Mattel (NASDAQ: MAT) rode the Barbie wave as everyone eagerly awaited the movie featuring the world's most famous doll, then rushed out to theaters for the July premiere. Since then, Barbie has become this year's highest-grossing film globally, with receipts topping $1.4 billion. And Mattel shares have advanced more than 20% this year.
Today, the party isn't completely over for Barbie, but she may be reaching the last couple of hours on that hot pink dance floor. Barbie, the movie, is shifting to streaming, and that means it no longer is dominating the big screen.
Does this equal bad news for toymaker Mattel? Let's find out.
A time of transition
First, it's important to keep in mind that this transition is a perfectly normal part of the movie business. After a certain period of time, movies move from theaters to streaming -- for rental. Then, eventually, they appear for free for subscribers of certain streaming services.
Barbie isn't there yet. If you want to see the movie at home right now, you still have to pay about $25.
Now let's consider how much the movie is bringing in for Mattel. Box-office receipts and merchandising opportunities should generate more than $125 million this year, Chief Executive Officer Ynon Kreiz told Yahoo Finance. And the operating margin from this revenue will be about 60%.
This amount doesn't seem huge, compared to the overall billings for the Barbie brand last year, which came in at more than $1.4 billion. (Billings represent the sales invoiced to toy retailers.) But the operating margin is something to cheer about, especially considering that Mattel's overall operating income margin last year was a little more than 12%.
This means Mattel has been able to generate high levels of profit from the movie, as well as associated products. This is good news. And here's what's even better news: Mattel doesn't see this as a short-term opportunity. Instead, the company aims to keep the Barbie wave going by releasing more products related to the movie -- and building out the Barbie brand into something beyond just the doll sold to kids or collectors.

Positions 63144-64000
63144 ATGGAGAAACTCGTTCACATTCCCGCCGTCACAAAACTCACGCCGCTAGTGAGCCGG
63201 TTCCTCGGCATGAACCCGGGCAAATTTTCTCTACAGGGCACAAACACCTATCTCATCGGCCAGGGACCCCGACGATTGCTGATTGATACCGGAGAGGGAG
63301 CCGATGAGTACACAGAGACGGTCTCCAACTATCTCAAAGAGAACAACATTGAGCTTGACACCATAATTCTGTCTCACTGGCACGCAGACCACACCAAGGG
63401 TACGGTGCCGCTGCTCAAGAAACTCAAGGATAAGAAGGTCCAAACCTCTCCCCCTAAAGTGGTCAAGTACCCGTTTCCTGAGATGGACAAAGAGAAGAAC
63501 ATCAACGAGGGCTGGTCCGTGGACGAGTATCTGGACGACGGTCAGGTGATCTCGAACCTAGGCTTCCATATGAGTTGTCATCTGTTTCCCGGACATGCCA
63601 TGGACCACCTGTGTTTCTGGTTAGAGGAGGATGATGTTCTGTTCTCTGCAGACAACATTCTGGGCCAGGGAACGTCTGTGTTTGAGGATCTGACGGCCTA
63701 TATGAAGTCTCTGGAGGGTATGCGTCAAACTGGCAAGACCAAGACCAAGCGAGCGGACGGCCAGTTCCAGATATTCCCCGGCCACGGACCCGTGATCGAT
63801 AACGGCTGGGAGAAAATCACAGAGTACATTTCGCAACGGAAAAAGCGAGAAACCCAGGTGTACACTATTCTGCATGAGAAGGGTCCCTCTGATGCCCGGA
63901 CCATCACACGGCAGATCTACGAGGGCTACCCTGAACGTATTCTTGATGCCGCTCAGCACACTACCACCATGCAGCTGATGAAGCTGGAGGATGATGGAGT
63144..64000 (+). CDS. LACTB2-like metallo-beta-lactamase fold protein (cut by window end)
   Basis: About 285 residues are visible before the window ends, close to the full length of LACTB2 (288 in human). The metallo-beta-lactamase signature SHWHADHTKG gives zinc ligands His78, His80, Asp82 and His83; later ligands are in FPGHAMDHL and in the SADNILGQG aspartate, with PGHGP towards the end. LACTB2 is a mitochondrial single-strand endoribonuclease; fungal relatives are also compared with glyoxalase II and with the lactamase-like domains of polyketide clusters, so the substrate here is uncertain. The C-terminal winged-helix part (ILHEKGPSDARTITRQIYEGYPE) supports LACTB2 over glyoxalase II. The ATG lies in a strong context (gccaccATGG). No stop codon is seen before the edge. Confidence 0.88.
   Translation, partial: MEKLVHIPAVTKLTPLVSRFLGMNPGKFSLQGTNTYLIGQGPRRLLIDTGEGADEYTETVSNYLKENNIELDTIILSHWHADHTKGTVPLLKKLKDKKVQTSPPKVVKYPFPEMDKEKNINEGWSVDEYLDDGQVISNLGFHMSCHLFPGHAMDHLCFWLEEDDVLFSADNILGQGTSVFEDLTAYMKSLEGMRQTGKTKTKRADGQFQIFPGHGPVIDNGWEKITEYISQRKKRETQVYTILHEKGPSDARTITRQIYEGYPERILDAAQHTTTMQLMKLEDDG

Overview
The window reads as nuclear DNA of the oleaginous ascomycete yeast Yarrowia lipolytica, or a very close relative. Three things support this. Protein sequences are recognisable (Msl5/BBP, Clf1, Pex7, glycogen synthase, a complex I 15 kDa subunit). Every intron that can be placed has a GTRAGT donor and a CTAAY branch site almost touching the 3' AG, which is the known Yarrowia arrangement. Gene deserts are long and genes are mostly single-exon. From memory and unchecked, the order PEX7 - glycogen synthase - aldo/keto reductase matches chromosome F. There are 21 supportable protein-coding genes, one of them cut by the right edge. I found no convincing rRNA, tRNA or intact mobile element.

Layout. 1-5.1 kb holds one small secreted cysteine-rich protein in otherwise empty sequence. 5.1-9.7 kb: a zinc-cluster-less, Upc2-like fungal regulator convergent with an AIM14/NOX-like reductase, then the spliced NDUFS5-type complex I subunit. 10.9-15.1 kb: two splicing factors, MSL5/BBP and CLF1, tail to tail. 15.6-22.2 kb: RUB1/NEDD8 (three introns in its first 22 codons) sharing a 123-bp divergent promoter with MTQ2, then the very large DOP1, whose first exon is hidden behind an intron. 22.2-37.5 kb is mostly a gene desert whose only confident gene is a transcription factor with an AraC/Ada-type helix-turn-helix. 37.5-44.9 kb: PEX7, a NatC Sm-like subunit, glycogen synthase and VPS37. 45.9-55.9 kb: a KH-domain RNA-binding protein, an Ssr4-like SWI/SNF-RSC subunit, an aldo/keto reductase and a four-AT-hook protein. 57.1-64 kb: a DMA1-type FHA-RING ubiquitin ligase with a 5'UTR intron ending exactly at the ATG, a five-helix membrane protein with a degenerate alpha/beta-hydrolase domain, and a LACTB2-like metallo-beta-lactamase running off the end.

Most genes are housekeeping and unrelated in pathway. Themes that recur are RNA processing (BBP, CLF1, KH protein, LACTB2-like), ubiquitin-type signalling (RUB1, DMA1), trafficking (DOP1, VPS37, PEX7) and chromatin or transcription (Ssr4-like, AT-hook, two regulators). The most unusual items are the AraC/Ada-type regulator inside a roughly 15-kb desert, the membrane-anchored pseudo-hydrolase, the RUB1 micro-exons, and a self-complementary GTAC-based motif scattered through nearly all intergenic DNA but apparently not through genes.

Mattel signed more than 165 consumer product partnerships related to Barbie, with the famous doll featured on everything from T-shirts to TV shows.
Hot Wheels may be next
All of this isn't ending with Barbie. Mattel plans on releasing more films and products linked to some of its other popular toys, such as Hot Wheels racing cars. By doing this, Mattel's Kreiz aims to maximize the revenue power of the company's intellectual property.
Clearly, this strategy worked for Barbie, and the revenue potential could continue in the months to come. That said, it's too early to predict whether revenue growth linked to the movie will continue for the long term. After all, once the movie leaves the spotlight, teens and adults may forget about Barbie and move on to something new.
But even if that happens with Barbie and in the future with Mattel's other potential movies, that's OK. If these movie ventures are profitable for Mattel and allow it to expand the revenue potential of top brands -- even temporarily -- they offer new sources of growth.
At the same time, Mattel can continue to count on its bread and butter -- toys -- as a steady motor for earnings. Even if adults lose interest in Barbie, kids probably won't. Barbie is the world's No. 1 doll, according to research firm Circana.
All of this means Barbie's shift to streaming isn't bad news for Mattel. And even if Barbie-related products eventually see declines, this top toy company still can win over time, thanks to its toy brands -- and the new effort to expand the revenue power of these brands.
Meanwhile, Mattel's shares are trading for less than 20x forward earnings estimates, which looks very reasonable, considering all of the points above. And that's why I say Mattel is a buy, and I wouldn't worry about the stock as Barbie leaves the dance floor -- or movie theaters.
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